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No. 92,272







Possession of multiple items of drug paraphernalia does not constitute multiple acts requiring a unanimity instruction.

Review of the judgment of the Court of Appeals in an unpublished opinion filed July 15, 2005. Appeal from Cowley district court; ROBERT L. BISHOP, judge. Judgment of the Court of Appeals affirming the district court is affirmed. Judgment of the district court is affirmed. Opinion filed April 28, 2006.

Nathan B. Webb, assistant appellate defender, argued the cause, and Sara B. Falls, student intern, was with him on the brief for the appellant.

James B. Spring, deputy county attorney, argued the cause, and Phill Kline, attorney general, was with him on the brief for the appellee.

The opinion of the court was delivered by

ROSEN, J.: Doreen Sanborn appeals her convictions for possession of drug sale paraphernalia and possession of drug use paraphernalia. The matter is before us on Sanborn's petition for review from the Court of Appeals decision affirming her convictions.

The facts from the Court of Appeals opinion are as follows:

"Upon execution of a search warrant at Sanborn's residence, numerous items related to drug usage and drug manufacture and sale were discovered. In the kitchen, officers found triple-beam scales and three boxes of pseudoephedrine gel-cap tablets. In the living room, officers found a cigarette rolling machine and a marijuana smoking pipe. In Sanborn's bedroom, officers discovered numerous pieces of burnt aluminum foil 'boats' with a brownish residue inside, together with lighters and a brown purse. Inside the purse were Sanborn's driver's license, $600 cash, a small baggy containing methamphetamine, and several plastic baggies containing Sanborn's prescription pills. Also found in the bedroom were 20-30 small empty plastic baggies, a set of postage scales, a Crown Royal bag containing more foil 'boats,' and a film canister containing a small baggy with an off-white residue. Pen casings, or 'cut pens,' were found in a dresser in Sanborn's bedroom and elsewhere in the house.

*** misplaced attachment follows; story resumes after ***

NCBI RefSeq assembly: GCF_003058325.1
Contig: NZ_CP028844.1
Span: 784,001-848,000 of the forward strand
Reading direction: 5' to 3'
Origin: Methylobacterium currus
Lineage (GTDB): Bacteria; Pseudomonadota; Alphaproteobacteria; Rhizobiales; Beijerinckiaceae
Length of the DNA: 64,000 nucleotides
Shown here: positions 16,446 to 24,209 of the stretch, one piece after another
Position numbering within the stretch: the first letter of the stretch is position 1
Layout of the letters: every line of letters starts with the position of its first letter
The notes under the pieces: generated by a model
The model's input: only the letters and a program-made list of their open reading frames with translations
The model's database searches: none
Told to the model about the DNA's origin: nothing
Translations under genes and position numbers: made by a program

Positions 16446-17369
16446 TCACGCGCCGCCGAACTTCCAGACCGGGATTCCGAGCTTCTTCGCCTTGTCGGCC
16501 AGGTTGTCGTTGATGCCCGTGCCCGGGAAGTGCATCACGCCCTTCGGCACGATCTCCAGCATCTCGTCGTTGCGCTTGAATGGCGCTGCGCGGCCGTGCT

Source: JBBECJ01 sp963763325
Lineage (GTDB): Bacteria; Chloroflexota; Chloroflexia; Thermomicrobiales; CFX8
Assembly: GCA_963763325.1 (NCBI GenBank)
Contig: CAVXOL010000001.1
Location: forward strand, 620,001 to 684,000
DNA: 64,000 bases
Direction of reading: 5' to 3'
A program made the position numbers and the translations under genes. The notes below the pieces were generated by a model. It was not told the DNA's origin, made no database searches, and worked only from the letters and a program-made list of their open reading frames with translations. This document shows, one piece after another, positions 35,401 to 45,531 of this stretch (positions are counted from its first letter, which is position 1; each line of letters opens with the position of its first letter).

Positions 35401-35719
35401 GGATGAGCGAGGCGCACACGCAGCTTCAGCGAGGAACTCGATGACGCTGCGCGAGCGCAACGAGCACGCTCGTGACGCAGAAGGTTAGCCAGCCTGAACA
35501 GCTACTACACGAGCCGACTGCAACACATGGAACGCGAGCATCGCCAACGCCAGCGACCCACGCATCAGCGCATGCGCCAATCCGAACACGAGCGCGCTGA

"Sanborn was initially charged with conspiracy to manufacture methamphetamine, manufacture of methamphetamine, possession of methamphetamine, felony possession of drug sale paraphernalia, and misdemeanor possession of drug use paraphernalia, but the conspiracy and manufacture counts were dismissed prior to trial.

"The State explained to the jury the factual basis for each of the charges in both opening statement and closing argument. In closing argument, the prosecutor stated that the possession of drug sale paraphernalia charge was based upon the triple-beam scales, the postage scales, and the plastic baggies. He further stated that the possession of drug use paraphernalia charge was based upon the foil 'boats' and the pen casings. No unanimity instructions were requested or given. Sanborn was convicted of all three charges." State v. Sanborn, No. 92,272, unpublished opinion filed July 15, 2005.

Sanborn argues that the trial court committed reversible error when it failed to give a unanimity instruction regarding her convictions for possession of drug paraphernalia. Sanborn did not request the instruction. A unanimity instruction is used when the State charges one crime but relies on multiple acts to support that one crime. When multiple acts are alleged the jury must be unanimous as to which act or incident constitutes the crime. State v. Timley, 255 Kan. 286, 289, 875 P.2d 242 (1994); see K.S.A. 22-3421 (stating that "[i]f any juror disagrees, the jury must be sent out again"); K.S.A. 22-3423(1)(d) (allowing a mistrial if the jury is unable to agree on a verdict). If the State admits evidence of multiple acts to support one count, the State must elect which act it is relying on or the trial court must give a unanimity instruction. Timley, 255 Kan. at 289-90. Whether a case involves multiple acts is a question of law over which this court has de novo review. State v. Kesselring, 279 Kan. 671, 682, 112 P.3d 175 (2005).